Week two was all very Less Than Zero—Julie could practically hear the Bangles singing about a ha-zy shade of pure blow. Only she was coming back east from school out west, and Main Line Philadelphia was not exactly L.A. Her life became a dizzying succession of parties, from house to apartment to dorm room. She met up with a high-school boyfriend she thought she’d never see again; they spent what seemed like an eternity on a mattress in a high-rise apartment near the University of Pennsylvania campus, Julie insisting he keep his hands above her waist; the ex stubbornly, drunkenly refusing, a smile on his face the whole time. Later that night she crawled into the hallway, dragging her clothes with her, wishing her head would stop throbbing, using a dirty wall to support herself as she dressed, feeling a wave of regret wash over her. What the hell did I do? What am I doing?

The shame dogged her all the way back to her dad’s house, which was empty and cold and quiet. The Philadelphia winter had frozen her favorite quiet spot, the garden out back. There was nowhere left to go but school. Two expensive cab rides later, she was at the airport and flying back to campus, wishing she could erase the past week. Once home, she curled up next to her apartment’s heater and tried to read and sip coffee but all she could think about was Bobby, and how she would never do something this stupid again.

So now it was morning, Sunday morning, and she had the day to kill. Bus was due midafternoon.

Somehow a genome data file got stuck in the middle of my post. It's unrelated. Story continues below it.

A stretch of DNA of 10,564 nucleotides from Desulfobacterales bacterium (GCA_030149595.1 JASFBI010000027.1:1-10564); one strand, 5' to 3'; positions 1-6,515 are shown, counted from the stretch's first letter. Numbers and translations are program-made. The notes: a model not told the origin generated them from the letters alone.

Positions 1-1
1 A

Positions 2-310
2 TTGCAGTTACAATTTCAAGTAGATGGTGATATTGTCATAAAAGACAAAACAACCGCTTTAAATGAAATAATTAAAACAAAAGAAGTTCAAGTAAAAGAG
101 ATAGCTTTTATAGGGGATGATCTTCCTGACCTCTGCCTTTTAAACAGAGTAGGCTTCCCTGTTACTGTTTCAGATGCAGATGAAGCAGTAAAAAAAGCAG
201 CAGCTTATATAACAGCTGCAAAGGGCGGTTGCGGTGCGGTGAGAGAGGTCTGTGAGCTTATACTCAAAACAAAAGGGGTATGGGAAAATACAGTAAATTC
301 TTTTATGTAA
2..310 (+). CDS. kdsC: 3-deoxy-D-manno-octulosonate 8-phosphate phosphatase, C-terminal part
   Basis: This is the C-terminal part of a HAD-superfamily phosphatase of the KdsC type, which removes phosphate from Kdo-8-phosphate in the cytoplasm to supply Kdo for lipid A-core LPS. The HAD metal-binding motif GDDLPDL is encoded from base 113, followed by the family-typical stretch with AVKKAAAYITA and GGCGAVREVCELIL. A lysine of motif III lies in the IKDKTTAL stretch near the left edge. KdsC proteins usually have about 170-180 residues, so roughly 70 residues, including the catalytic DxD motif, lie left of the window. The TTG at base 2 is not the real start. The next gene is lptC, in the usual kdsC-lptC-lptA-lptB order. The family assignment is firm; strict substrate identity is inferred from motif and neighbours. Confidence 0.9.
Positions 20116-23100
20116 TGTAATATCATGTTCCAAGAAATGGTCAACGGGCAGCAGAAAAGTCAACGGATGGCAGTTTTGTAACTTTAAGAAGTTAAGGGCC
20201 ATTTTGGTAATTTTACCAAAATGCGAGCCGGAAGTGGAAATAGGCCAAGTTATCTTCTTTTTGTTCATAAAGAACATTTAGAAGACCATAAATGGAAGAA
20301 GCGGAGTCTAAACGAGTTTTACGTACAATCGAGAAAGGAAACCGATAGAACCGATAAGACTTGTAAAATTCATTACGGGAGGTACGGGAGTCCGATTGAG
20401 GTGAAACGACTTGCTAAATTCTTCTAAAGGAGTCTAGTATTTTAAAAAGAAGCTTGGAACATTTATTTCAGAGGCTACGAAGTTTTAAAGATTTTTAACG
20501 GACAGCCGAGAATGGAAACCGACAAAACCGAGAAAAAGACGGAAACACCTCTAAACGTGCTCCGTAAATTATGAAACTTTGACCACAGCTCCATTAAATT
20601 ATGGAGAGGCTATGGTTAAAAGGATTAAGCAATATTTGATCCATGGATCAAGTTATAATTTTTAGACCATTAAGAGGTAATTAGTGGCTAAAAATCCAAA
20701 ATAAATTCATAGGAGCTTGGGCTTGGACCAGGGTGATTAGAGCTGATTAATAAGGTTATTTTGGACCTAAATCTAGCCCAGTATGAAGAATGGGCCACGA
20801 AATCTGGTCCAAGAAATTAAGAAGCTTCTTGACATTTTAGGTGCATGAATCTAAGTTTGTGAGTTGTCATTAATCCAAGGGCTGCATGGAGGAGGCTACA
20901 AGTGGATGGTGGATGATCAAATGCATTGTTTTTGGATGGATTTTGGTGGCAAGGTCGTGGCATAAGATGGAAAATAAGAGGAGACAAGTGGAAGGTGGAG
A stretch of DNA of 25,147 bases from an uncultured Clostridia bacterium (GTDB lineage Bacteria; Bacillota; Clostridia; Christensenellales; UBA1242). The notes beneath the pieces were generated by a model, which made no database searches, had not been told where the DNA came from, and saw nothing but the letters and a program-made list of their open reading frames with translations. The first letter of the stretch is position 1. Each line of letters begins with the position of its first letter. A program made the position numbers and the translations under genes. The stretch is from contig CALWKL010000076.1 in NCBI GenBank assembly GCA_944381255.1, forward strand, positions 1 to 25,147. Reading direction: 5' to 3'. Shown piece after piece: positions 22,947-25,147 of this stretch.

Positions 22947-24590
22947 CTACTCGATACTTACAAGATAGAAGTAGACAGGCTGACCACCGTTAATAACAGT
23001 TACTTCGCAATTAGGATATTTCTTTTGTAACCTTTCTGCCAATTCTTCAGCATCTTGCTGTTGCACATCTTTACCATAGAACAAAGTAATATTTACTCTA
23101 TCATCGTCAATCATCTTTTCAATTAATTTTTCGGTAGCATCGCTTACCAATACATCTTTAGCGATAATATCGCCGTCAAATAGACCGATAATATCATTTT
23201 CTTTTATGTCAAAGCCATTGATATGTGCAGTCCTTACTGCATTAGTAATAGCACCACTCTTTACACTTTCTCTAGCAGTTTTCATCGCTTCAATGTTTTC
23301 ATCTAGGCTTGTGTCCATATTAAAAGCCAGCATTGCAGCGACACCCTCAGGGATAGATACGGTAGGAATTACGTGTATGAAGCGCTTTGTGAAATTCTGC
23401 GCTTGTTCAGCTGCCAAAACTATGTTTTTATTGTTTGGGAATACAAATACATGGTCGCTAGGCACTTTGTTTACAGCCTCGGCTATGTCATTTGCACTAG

But the bus never came.

By evening, the news was spreading around campus: a charter plane had crashed in the Nevada desert, just outside West Wendover, killing twenty-four people. All Leland University people, coming back from a holiday service project, building new housing for the impoverished.

Students were smoking on the lawn, some holding candles, some crying. Everyone looked dazed. A series of conflicting emotions washed over her. There was relief that Bobby hadn’t traveled by air—in fact, she’d once laughed when he said he’d never traveled by air before. Like, ever. She was also in shock at the idea that she may have known someone on that plane. Worry that Bobby still wasn’t back yet—and that was mixed with guilt. Maybe he’d heard somehow. Heard how she really spent her Christmas vacation, and now he’d never be coming back.

Come on, Bobby. Where are you?

Just before midnight someone had cobbled together a list of names; they used the copy machine in the student-union building and started to circulate the flyers. A page was pressed into her hand as she walked past the lawn. She glanced down, bracing herself for familiar names, and…

No.

Not possible.

Not even remotely possible.

Julie punched the combination—24, 3, 15—into the metal buttons on the outside of Bobby’s door, turned the knob. The room hadn’t been occupied for two weeks and smelled like it. Julie scanned the room for the culprit. Someone had tossed a half-eaten sandwich in the plastic wastebasket. There was the usual assortment of Pepsi cans covered in cigarette ashes. Bobby’s roommate, Pags, used them as impromptu ashtrays while he sat cross- legged on the floor and listened to Cure albums nonstop. Smoke and decaying meat; one hell of a combination. Julie covered her face with a sweater sleeve, pitched at least a dozen Pepsi cans into the wastebasket, then carried the wastebasket to the end of the hall, dumped it. Though she wasn’t sure why she bothered. Neither of the occupants